Registration Dossier

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Please be aware that this old REACH registration data factsheet is no longer maintained; it remains frozen as of 19th May 2023.

The new ECHA CHEM database has been released by ECHA, and it now contains all REACH registration data. There are more details on the transition of ECHA's published data to ECHA CHEM here.

Diss Factsheets

Administrative data

Link to relevant study record(s)

Description of key information

Taking all available information into account, the substance is unlikely to pose a risk to sediment organisms.

Key value for chemical safety assessment

Additional information

Hexadecyl palmitate (CAS 540-10-3) has a high log Koc (> 5.0, EPI Suite v4.11), which may raise concern with respect to its potential sediment toxicity. There is no experimental data evaluating the toxicity of the substance to sediment organisms. Nonetheless, toxicity to sediment organisms is not expected to be of primary concern based on the available data presented below.

Based on the physico-chemical substance properties, only negligible releases from sewage treatment plants (STPs) into surface waters are expected to take place due to: a) the ready biodegradability and b) the high adsorption properties, resulting in an effective removal in sewage treatment plants. Therefore, chronic exposure of sediment organisms is unlikely. Furthermore, the substance is not toxic to aquatic organisms up to the limit of water solubility (< 0.846 µg/L). In addition, available data indicates that the substance is not bioaccumulative.

Intrinsic properties and fate

The substance is readily biodegradable according to the OECD criteria. According to the Guidance on information requirements and chemical safety assessment, Chapter R.7b, readily biodegradable substances can be expected to undergo rapid and ultimate degradation in most environments, including biological STPs (ECHA, 2016). Therefore, after passing through conventional STPs, only low concentrations of the substance are likely to be released into the environment (if at all).

Furthermore, the substance has a high estimated log Koc > 5.0(25 °C, EPI Suite v4.11, KOCWIN v2.00, MCI method)and is poorly water soluble (< 0.846 µg/L, OECD 105). The Guidance on information requirements and chemical safety assessment, Chapter R.7b (ECHA, 2016) states that once insoluble chemicals enter a standard STP, they will be extensively removed in the primary settling tank and fat trap and therefore only limited amounts will come into contact with activated sludge organisms. In the case where contact takes place, these substances are expected to be removed from the water column to a significant degree by adsorption to sewage sludge (Guidance on information requirements and chemical safety assessment, Chapter R.7a, (ECHA, 2016) and the remaining fraction will be extensively biodegraded (due to ready biodegradability). Thus, discharged concentrations of these substances into the aqueous/sediment compartment are likely to be negligible.

In conclusion, the bioavailability of the substance in the sediment environment is presumably very low, which reduces the probability of chronic exposure of sediment organisms in general.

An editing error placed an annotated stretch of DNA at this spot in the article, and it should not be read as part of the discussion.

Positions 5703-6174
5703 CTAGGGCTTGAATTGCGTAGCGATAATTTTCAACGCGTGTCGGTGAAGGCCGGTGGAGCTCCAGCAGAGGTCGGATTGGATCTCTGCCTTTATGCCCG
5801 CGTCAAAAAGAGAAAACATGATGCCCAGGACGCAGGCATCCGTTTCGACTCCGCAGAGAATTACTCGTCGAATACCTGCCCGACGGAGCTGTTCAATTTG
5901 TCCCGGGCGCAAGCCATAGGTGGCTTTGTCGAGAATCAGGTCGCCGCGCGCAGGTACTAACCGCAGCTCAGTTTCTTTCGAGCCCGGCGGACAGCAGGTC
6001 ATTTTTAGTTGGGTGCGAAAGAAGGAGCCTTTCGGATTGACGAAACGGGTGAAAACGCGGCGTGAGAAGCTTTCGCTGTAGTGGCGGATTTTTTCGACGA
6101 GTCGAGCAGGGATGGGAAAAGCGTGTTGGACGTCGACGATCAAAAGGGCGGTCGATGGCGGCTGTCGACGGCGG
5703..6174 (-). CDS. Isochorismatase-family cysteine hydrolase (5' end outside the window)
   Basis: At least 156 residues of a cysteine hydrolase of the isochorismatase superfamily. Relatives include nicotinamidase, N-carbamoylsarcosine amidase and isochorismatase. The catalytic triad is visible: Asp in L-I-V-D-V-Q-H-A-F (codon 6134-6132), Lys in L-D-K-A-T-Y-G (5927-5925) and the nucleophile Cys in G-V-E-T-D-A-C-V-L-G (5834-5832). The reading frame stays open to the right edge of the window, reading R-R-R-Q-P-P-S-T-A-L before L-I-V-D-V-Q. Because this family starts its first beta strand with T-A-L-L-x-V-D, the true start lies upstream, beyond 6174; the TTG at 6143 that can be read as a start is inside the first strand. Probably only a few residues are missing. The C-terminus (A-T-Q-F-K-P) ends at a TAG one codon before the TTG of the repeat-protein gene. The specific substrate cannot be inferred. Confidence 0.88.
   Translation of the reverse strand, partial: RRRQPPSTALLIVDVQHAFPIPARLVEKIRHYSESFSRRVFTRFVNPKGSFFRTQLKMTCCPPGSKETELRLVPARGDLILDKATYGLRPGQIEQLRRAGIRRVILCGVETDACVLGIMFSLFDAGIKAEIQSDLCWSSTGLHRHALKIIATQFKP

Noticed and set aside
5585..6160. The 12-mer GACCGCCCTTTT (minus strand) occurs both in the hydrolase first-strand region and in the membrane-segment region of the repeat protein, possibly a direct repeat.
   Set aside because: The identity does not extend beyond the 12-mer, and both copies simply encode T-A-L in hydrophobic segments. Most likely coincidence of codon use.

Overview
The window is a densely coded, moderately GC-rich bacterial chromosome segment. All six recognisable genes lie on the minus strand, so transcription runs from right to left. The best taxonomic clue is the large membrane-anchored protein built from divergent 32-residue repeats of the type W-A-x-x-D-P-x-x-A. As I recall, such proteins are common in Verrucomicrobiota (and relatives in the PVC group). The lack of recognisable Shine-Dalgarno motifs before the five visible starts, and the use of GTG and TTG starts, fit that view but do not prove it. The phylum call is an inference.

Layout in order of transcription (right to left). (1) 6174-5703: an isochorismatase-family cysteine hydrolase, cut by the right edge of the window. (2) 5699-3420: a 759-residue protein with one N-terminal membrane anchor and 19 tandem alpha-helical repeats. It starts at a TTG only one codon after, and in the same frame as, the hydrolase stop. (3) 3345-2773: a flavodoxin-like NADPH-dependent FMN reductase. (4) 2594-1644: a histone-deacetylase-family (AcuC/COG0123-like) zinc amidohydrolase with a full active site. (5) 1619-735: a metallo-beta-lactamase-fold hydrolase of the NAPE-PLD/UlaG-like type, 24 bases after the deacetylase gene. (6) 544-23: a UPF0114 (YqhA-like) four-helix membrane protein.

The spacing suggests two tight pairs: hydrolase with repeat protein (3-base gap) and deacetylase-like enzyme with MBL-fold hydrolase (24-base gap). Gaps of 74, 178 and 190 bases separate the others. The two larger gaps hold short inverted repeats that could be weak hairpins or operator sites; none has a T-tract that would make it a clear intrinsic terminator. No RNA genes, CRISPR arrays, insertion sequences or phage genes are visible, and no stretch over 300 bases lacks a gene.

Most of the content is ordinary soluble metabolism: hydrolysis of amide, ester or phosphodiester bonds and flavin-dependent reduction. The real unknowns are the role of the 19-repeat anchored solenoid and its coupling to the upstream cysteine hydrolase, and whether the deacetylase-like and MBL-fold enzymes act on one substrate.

Aquatic ecotoxicity data

Available data for acute toxicity to fish, aquatic invertebrates and algae as well as for chronic toxicity to aquatic invertebrates and algae show that no adverse effects occur within the range of the water solubility. Moreover, no toxic effects on activated sludge microorganisms were observed. The obtained results provide evidence that the substance is not likely to exert toxic effects on sediment organisms. It is highly unlikely that results from additional studies with sediment organisms will significantly deviate from the overall ecotoxicological trends.


After absorption, long chain aliphatic esters are expected to be enzymatically hydrolyzed by carboxylesterases, yielding the corresponding alcohol and fatty acid. Both hydrolysis products are expected to be metabolized in aquatic organisms. The metabolization of the hydrolysis products is well established and not of concern in terms of bioaccumulation (for further information see chapter 5.3 of the technical dossier).

In summary, the substance is expected to be rapidly hydrolyzed to the respective fatty acid and fatty alcohol and the potential for bioaccumulation of both the substance as well as its metabolites is low.


Due to the ready biodegradability, extensive degradation of the substance will take place in conventional STPs and only low concentrations are expected to be released into the environment (if at all).Once present in the aquatic compartment, further biodegradation will occur and, due to the high log Kow, low water solubility and high adsorption potential, the remaining fraction will preferentially distribute into the sediment compartment where uptake by sediment organisms will predominantly occur via feed and contact with suspended organic particles. However, based on the physico-chemical properties, the bioavailability of the substance is expected to be low due to strong adsorption. Moreover, if uptake by sediment species occurs, extensive and fast biotransformation into the corresponding fatty acid and alcohol is expected through the action of ubiquitous carboxylesterases.

Furthermore, the available aquatic toxicity data show that no effects occur up to the limit of water solubility. Therefore, the substance is unlikely to pose a risk for sediment organisms and testing was not considered necessary.